Monday, October 29, 2007
current music - 'out of the blue' by electric light orchestra
just got home from night school where i've been learning how to be a photographer. as opposed to learning how to use a digital camera. a subtle differentiation perhaps but i now have an appreciation for all the variables that affect the pictures that a camera takes; how to combine those variables and how to control those variables for the effect that i want to achieve.
tonight was white balance. in the workshop we fooled the camera into thinking that the light in the room was everything from direct sunlight to fluorescent lights (which ironically enough was exactly what the light in the room was). and the difference in colours recorded was stunning. so now i know why indoor images without a flash are so often yellow and orange tinted.
all in all it leads me to take better photos each time i whip the old D1x out of my bag, so to speak.
Sunday, October 28, 2007
current music - wish you were here by pink floyd
are blogging and facebooking and flickring acts of procrastination or important acts of social networking?
i could have achieved so much more this week if i hadn't made a conscious decision to get my 'on line' life in order. but it was gained at the expense of my 'off line' life which is slowly sinking under all those jobs that there never seems time to do.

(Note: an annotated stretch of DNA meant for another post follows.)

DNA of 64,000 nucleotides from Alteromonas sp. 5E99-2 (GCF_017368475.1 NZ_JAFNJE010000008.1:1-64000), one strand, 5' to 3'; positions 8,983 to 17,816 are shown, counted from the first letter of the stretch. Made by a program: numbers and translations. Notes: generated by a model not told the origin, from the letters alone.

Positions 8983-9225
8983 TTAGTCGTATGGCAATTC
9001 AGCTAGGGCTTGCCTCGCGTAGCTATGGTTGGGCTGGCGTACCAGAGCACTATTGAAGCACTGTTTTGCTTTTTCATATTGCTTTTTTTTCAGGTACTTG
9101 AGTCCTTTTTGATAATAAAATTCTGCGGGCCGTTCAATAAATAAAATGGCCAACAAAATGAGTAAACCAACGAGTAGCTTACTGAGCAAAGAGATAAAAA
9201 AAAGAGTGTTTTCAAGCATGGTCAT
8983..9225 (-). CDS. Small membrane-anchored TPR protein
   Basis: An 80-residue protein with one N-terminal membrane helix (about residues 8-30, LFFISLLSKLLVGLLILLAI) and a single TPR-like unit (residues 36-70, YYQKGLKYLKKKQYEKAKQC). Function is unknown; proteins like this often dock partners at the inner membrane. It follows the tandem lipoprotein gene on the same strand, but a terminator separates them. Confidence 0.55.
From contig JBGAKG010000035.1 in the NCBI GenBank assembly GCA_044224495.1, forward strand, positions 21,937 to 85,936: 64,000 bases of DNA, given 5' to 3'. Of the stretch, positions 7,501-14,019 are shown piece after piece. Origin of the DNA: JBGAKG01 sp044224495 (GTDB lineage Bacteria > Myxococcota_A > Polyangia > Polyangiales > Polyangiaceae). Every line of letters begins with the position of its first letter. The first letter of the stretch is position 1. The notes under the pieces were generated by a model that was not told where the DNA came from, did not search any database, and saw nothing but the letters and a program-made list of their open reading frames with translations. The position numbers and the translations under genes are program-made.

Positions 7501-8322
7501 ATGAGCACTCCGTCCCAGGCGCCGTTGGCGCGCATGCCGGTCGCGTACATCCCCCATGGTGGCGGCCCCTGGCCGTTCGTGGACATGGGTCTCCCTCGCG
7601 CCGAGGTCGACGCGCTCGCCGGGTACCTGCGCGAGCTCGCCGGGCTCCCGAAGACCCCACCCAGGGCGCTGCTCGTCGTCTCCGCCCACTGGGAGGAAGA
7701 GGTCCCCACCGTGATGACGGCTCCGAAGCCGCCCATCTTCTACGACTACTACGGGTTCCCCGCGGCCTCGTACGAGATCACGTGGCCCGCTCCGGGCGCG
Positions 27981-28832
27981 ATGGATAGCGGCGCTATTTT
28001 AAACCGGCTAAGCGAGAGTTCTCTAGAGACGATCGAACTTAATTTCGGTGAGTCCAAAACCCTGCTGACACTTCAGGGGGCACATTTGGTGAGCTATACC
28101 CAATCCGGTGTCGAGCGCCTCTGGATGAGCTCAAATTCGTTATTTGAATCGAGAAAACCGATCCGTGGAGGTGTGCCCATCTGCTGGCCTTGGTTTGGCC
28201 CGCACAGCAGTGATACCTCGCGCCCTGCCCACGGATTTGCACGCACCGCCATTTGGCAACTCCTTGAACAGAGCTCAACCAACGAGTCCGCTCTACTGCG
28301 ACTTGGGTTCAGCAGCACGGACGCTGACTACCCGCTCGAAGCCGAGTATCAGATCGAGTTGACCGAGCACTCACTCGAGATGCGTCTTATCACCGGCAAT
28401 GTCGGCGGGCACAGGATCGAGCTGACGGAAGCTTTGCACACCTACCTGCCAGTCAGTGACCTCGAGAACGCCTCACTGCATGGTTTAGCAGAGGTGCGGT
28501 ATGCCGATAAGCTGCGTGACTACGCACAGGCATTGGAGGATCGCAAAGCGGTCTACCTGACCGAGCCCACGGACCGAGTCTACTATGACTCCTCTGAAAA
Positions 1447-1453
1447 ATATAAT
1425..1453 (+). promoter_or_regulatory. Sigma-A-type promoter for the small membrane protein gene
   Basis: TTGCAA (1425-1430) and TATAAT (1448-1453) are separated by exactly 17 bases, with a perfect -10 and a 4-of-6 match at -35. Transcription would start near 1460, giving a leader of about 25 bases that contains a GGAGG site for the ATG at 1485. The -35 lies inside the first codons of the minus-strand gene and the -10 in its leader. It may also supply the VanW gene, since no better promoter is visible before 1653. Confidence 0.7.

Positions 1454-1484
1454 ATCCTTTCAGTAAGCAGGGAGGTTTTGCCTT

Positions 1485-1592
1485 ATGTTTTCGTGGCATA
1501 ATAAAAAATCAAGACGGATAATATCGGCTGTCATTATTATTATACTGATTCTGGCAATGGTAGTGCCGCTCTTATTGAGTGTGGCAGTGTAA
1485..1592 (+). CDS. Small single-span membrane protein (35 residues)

well it seems to me that if one keeps one's 'on line' life ticking over then the feel good factor that the experience generates stimulates one to get their 'off line' life sorted.
now that is either wisdom or self deception to the nth degree.
Friday, October 26, 2007
current mood - chuffed
Having said that I wanted to use my camera off of the programmed automatic 'run-home-to-mummy' mode, i decided to wander down to the british museum to take a few pot shots.
the great hall is a sight to behold - the classic pillars contrasting with a geometric sky. it was one thing to be there. it was something even more special to have an hour to indulge oneself in just looking and shooting.
i'm pleased with my results. no seriously i am. they come out pretty well - the only post shooting touching up i've done is to make the black and white seem a bit colder - the ambient lighting was really rather yellow, and to crop the images into trendy squares. no, the main reason i'm so chuffed is that i rejected only about 2 thirds of the shots. my normal ratio of keep to chuck is about 1 in ten so to get my ratio down to 1 in 3 is quite a step up as well.
anyway the flicker link is here so please take a look and tell me what you think.
Wednesday, August 01, 2007
current music - live in buffulo (2004) by goo goo dolls
current mood - chipper
so my hobby of photography continues to go from strength to strength. having moved on from holding the camera the right way round to taking off the lens cap, i can now truthfully and proudly claim that i have read the manual, all 223 pages of it. obviously i have absolutely no bleedin' idea what any of it means but i'm working on that.